There may not be any subject in education that is more contentious than testing, and it brings up a lot of questions that no one has really looked into on a broad scale. What and how many tests are being administered to students each year? What are the assessments used for? Are tests being used to evaluate teachers or are they being used to gauge what students are learning? How much time is being spent in the classroom dedicated to administering and preparing for tests? Are our teachers teaching to the test or is testing being based on what is taught? Who requires these tests and what are they doing with the data that they produce? How do parents, teacher unions, school boards, and other community members feel about testing? How is the community at large being informed about the purpose and use of test data?
It was this conversation and these questions that drove my initial involvement with Council of the Great City Schools. At the first council board meeting that I attended on behalf of the Fort Worth ISD where we engaged in a "lively" conversation about testing. It was at this meeting where the Council’s board of directors requested a study to get a better handle on how much testing big-city school systems conducted. Last summer that study was completed, and last Saturday, October 24 the study was released.
Immediately following the release of the study President Obama addressed the results and called for a limit on time spent in classrooms on testing. This morning Secretary Duncan held a joint press conference with Council of the Great City Schools Executive Director Michael Casserly where they discussed the findings of the research and the Department of Education unveiled new guidelines for testing.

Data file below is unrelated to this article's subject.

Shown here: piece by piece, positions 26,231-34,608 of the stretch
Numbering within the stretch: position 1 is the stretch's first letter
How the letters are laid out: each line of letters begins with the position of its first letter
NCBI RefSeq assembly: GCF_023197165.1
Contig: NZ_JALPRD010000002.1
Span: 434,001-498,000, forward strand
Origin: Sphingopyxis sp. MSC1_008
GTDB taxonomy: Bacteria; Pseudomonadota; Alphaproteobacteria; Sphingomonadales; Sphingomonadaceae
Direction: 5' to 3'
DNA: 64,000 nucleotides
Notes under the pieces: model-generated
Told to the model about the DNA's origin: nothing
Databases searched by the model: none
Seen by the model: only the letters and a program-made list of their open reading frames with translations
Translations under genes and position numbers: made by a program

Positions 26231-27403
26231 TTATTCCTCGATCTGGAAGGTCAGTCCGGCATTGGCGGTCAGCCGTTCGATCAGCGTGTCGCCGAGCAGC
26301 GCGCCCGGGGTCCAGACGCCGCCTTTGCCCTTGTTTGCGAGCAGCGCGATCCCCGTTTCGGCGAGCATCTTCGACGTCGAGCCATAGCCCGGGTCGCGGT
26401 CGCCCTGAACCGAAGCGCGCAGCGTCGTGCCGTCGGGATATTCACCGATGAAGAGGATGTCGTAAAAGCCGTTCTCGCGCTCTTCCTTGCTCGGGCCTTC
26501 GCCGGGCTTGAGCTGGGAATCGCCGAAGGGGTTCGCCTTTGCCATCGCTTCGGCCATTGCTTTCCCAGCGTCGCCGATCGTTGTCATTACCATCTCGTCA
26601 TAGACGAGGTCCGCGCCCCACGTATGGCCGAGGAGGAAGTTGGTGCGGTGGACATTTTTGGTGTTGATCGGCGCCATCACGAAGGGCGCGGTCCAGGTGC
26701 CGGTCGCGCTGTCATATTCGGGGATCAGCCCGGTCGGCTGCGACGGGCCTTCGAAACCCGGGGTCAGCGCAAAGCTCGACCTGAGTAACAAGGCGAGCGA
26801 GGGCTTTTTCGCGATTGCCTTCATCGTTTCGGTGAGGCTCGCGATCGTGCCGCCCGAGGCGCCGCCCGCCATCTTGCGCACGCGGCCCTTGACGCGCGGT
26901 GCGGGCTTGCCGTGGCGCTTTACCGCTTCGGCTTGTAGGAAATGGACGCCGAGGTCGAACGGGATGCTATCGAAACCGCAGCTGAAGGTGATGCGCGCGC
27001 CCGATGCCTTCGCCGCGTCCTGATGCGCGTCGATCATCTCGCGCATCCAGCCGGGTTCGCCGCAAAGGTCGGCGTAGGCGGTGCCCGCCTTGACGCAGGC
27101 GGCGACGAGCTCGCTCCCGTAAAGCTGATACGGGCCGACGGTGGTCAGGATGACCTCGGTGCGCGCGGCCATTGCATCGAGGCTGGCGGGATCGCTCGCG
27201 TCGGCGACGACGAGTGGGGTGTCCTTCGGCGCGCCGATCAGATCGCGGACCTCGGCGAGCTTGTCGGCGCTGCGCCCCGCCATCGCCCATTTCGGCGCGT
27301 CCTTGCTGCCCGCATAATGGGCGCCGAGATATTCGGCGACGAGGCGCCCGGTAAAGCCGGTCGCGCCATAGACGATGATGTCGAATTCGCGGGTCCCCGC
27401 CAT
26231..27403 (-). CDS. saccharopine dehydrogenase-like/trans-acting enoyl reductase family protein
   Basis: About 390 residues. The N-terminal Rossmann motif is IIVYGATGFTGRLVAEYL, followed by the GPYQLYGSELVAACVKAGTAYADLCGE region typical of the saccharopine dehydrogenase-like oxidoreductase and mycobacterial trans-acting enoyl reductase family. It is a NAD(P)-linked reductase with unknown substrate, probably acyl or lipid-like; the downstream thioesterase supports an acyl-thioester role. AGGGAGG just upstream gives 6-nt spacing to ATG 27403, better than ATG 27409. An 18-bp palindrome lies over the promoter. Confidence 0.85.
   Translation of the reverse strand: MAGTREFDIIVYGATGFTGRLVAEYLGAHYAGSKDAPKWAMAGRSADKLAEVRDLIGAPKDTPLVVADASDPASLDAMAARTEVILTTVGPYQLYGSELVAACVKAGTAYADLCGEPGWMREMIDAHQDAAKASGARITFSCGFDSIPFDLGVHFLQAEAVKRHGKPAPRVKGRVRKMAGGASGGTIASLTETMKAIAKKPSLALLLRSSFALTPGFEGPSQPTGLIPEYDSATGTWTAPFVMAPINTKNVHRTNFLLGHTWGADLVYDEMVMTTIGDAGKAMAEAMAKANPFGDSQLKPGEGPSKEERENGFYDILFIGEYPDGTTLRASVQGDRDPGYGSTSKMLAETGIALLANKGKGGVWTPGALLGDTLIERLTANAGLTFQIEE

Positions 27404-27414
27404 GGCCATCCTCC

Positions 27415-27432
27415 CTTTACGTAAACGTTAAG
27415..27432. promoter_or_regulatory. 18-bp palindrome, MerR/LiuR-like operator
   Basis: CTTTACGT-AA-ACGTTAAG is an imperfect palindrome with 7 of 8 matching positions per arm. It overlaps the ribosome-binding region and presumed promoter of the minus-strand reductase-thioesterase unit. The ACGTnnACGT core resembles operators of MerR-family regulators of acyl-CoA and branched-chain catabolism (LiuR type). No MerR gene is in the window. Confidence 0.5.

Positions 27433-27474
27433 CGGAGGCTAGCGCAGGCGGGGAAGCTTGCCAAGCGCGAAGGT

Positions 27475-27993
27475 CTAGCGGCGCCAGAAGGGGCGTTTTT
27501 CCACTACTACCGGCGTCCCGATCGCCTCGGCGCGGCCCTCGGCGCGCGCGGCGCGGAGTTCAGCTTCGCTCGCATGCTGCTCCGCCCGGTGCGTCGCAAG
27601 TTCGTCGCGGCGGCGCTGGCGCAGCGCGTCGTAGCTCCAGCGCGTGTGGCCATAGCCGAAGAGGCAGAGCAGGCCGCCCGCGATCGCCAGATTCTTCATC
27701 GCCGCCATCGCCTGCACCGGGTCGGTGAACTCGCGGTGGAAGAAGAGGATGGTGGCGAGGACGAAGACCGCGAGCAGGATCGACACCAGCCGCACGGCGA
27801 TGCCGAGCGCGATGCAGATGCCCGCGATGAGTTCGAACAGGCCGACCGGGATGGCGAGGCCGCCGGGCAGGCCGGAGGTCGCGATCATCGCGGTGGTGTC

There are many reasons educators have found themselves saddled with a testing system that is at times unwieldy and illogical. And it will take considerable effort to recreate something more intelligent. Urban school systems generally believe that annual testing of students is a good idea, particularly in a
setting where we are working hard to improve student achievement. But the current assessment regime needs to be overhauled. The report does not answer all questions, but it offers a more complete and well-rounded picture than ever before available. And it also points out that there is culpability at all levels for the expansion of testing from congress to our very own school board. The report also does not call for the end of testing. It is very important to clarify that it is absolutely necessary to assess how our children are learning in the classroom. But if tests are to be used they have to be intentional, aligned with curriculum, and the results have to be used in a meaningful way.
The overall jist is that testing has a place in education, but should not be the purpose of education.
Download the full report here: